Annual Log Farm Annual Log Income Total Income Annual Log Farm (Nu) (Nu) Income (Nu) A. Ordinary Least Squares Regression Estimates Electrified 0.13 0.20 0.76 1.08 t-statistics a B. Kernel Propensity Score Matching Estimates Electrified 0.25 0.21 t-statistics a 1.42 1.01 Annual Log Nonfarm Income (Nu) 0.50b 2.76 0.72b 3.75

Notes: a t-statistics refers to Student’s t-values for corresponding regression coefficient. b p<.01 indicates that the coefficient is statistically significant at 1% level. Source: Analysis of survey data.

42. However, data analysis reflecting the impact of RE on microenterprise activities did not provide any consistent results, suggesting that there are no significant differences between electrified and unelectrified households. Higher nonfarm income may be due to a larger scale of operations in electrified households, which was corroborated from the field observations during the survey and FGDs. Additionally, survey data reveal that a majority of both electrified and unelectrified households plan to use electricity for their future microenterprise activity after electrification. Electricity has not yet played any major role in increasing cropping income, with the exception of processing dairy products, particularly in the late hours of the day. 43. Another piece of qualitative information indicates that RE does result in higher incremental nonfarm income. About 70% of electrified households reported that income has increased because of electrification, 56% of them said that household income has grown because of higher nonfarm income, and about 44% said it is because of increased farm income. Furthermore, jobs outside of the households are better in electrified (5.1 months per year) than unelectrified (4.4 months per year) villages. Slightly more than 2% of electrified households also earn money from renting their rooms, while unelectrified households do not have such opportunities. Most of the tenants are government and field extension personnel posted in rural areas. 44. There is a consensus that electrification enhances opportunities for nonfarm incomegenerating activities. Some of the emerging opportunities observed were restaurants, bars, and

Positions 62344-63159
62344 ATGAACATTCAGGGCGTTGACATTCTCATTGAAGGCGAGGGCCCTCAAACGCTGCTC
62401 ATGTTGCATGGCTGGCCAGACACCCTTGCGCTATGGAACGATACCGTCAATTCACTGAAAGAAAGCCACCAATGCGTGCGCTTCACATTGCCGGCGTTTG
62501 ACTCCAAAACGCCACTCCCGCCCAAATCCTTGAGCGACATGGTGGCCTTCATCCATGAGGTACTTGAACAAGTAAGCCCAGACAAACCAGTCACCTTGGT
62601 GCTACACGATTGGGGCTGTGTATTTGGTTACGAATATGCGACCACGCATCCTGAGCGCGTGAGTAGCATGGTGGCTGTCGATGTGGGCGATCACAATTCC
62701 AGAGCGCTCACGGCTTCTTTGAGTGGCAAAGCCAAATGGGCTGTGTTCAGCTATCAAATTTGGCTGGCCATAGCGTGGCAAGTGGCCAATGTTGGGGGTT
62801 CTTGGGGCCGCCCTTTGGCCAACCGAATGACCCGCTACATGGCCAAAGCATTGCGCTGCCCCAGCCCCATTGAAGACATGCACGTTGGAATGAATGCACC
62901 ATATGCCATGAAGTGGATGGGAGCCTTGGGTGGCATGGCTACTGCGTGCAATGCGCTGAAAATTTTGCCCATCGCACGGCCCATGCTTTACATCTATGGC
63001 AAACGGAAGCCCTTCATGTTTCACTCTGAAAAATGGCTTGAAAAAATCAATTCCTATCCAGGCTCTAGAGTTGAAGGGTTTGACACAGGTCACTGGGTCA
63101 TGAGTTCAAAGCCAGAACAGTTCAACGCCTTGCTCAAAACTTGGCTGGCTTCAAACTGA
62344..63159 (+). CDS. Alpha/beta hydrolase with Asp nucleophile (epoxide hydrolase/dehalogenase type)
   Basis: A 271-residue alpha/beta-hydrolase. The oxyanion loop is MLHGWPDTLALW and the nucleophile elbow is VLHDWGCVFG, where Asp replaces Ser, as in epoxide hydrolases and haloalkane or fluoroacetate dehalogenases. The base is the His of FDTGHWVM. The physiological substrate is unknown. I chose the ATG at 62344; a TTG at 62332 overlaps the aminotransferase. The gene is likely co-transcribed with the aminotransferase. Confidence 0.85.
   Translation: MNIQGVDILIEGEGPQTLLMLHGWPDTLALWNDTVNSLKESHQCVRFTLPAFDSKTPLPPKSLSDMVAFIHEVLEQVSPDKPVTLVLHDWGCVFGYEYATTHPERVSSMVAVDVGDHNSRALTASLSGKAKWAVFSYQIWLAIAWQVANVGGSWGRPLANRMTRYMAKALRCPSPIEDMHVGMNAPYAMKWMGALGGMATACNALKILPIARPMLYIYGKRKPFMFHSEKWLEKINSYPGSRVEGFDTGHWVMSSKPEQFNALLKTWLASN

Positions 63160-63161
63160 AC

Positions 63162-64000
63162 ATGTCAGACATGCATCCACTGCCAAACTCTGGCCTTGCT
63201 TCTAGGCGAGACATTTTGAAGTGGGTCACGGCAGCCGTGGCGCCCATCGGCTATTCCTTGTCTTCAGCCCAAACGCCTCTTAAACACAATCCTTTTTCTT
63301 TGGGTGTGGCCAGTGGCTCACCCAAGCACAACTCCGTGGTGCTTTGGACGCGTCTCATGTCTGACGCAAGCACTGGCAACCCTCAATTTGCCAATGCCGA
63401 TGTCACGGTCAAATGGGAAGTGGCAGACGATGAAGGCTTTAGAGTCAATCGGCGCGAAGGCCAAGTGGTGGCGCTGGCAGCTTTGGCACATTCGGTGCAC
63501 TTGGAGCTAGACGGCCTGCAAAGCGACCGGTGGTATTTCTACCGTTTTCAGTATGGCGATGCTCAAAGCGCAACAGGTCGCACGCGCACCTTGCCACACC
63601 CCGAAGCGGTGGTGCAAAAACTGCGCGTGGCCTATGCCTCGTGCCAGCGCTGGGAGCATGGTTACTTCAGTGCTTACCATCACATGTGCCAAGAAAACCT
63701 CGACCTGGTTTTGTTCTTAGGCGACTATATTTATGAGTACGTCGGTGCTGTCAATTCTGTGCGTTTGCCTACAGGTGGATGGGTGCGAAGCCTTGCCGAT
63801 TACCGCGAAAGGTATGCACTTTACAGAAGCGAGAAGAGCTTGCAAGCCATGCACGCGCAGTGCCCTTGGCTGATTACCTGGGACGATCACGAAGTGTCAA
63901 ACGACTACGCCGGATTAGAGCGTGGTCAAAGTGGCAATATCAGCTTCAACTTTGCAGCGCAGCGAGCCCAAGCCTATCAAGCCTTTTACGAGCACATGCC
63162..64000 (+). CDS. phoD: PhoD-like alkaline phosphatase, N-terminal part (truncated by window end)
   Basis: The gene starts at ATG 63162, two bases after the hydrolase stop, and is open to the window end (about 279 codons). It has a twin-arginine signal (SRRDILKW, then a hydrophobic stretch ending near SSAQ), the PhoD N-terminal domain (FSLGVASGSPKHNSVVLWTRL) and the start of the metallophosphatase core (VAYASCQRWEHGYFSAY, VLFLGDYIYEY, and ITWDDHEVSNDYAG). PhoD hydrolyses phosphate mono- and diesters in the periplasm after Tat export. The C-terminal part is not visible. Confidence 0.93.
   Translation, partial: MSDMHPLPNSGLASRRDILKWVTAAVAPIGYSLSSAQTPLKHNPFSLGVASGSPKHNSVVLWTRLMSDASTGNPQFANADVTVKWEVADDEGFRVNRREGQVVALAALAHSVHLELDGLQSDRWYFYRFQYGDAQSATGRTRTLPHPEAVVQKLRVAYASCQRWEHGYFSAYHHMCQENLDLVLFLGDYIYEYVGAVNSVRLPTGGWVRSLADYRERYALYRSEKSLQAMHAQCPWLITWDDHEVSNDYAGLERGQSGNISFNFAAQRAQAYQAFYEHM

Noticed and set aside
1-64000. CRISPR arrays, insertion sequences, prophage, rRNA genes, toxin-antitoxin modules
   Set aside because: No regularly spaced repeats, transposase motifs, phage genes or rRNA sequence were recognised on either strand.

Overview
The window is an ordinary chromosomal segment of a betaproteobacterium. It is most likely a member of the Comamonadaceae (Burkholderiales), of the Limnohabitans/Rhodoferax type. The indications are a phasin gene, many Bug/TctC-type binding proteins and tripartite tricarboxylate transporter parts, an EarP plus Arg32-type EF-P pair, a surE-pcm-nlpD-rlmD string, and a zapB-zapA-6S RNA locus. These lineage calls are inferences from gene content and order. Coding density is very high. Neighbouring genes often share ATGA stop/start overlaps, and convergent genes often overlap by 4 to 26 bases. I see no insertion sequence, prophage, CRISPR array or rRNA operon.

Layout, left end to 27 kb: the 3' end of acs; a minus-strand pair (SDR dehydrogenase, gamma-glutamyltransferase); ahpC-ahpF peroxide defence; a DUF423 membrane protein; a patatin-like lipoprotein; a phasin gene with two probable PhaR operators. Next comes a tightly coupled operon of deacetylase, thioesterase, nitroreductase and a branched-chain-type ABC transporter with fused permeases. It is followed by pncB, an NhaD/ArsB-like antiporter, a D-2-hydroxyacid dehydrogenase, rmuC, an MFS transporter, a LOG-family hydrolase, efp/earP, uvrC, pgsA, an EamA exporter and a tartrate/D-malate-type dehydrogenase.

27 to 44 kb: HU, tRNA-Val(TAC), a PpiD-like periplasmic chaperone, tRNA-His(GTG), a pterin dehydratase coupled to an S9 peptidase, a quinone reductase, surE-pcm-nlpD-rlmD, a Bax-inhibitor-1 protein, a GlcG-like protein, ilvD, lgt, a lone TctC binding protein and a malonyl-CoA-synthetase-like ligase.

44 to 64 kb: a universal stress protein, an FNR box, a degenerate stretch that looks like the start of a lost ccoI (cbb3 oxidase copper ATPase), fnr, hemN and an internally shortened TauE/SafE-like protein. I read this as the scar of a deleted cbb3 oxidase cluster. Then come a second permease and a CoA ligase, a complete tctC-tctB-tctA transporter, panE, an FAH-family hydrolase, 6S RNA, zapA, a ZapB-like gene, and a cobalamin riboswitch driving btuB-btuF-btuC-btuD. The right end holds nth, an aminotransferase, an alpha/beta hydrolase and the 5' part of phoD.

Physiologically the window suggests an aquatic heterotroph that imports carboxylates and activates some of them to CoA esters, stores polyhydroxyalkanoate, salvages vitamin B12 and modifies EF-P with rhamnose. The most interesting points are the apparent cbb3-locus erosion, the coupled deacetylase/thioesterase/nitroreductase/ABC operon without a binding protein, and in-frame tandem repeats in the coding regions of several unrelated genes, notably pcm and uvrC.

12 small shops that stay open late. In addition, there is future potential for cheese, butter, and meat storage in refrigerators and freezers, as well as weaving, carpentry, tailoring, carving, and sculpting. FGD participants also said that electricity is cheaper than other energy sources, including kerosene. Other benefits reported include savings from reduced laundry, need for whitewashing house, removing smoke shoots, and frequent washing of clothes. They said electricity also deters wild animals from damaging crops, reducing crop losses. 45. Overall, results are consistent with another study 32 in Bangladesh, as it also found a positive impact of RE on income, though the size of the effect is bigger in Bangladesh. Given the indirect benefits of electrification on income, the study in Bangladesh and another in Viet Nam 33 also could not pin down the mediating pathway that led to enhanced income. 46. Fuelwood and kerosene consumption. Previous studies have found decreased use of polluting sources of energy, such as fuelwood, kerosene, and candles, with the advent of rural electricity. Many hypothesized that the reliance on these sources falls once the households and/or villages 34 are electrified. 47. Results from this study indicate that 91% of electrified households and 96% of unelectrified households use fuelwood domestically for cooking and heating and that the difference due to electrification is statistically significant. Less than 3% of households reported the use of fuelwood for business purposes. Furthermore, there are no significant differences between electrified and unelectrified households in the use of other energy sources such as animal dung, candles, pine shavings, diesel, and dry-cell batteries either for domestic purposes or for business purposes. 48. There is a statistically significant difference between electrified and unelectrified households in kerosene use for domestic purposes (e.g., lighting and cooking). Compared to 95.21% of unelectrified households, only 42.17% of electrified households reported using kerosene for domestic purposes. According to FGD participants, differences in costs between electricity and kerosene are difficult to establish at the household level, although it is generally believed that electricity on an hour-use basis costs less than half that of kerosene. The World Bank IEG report (footnote 3) stated that moving from kerosene to electricity cut the power cost by more than one-tenth and increased consumption more than tenfold. The IEG report also suggested that a measure of light emitted (i.e., a lumen) is much higher from an electric source. For example, a candle emits about 12 lumens; a kerosene lamp, 30–80 lumens; and a 60-watt lightbulb, 730 lumens. 49. Table 2 shows the impact obtained from the OLS as well as PSM methods. The OLS coefficients suggest that the amount of fuelwood and kerosene used for domestic purposes decreases significantly in electrified villages. An average electrified household is likely to use about 583 kilograms less fuelwood and 35 liters less kerosene per year compared to an unelectrified household. PSM results are similar, suggesting that electrification has a negative impact on the annual consumption of fuelwood and kerosene. In addition, the results show that electricity reduced annual expenditure on fuelwood and kerosene, but the impacts are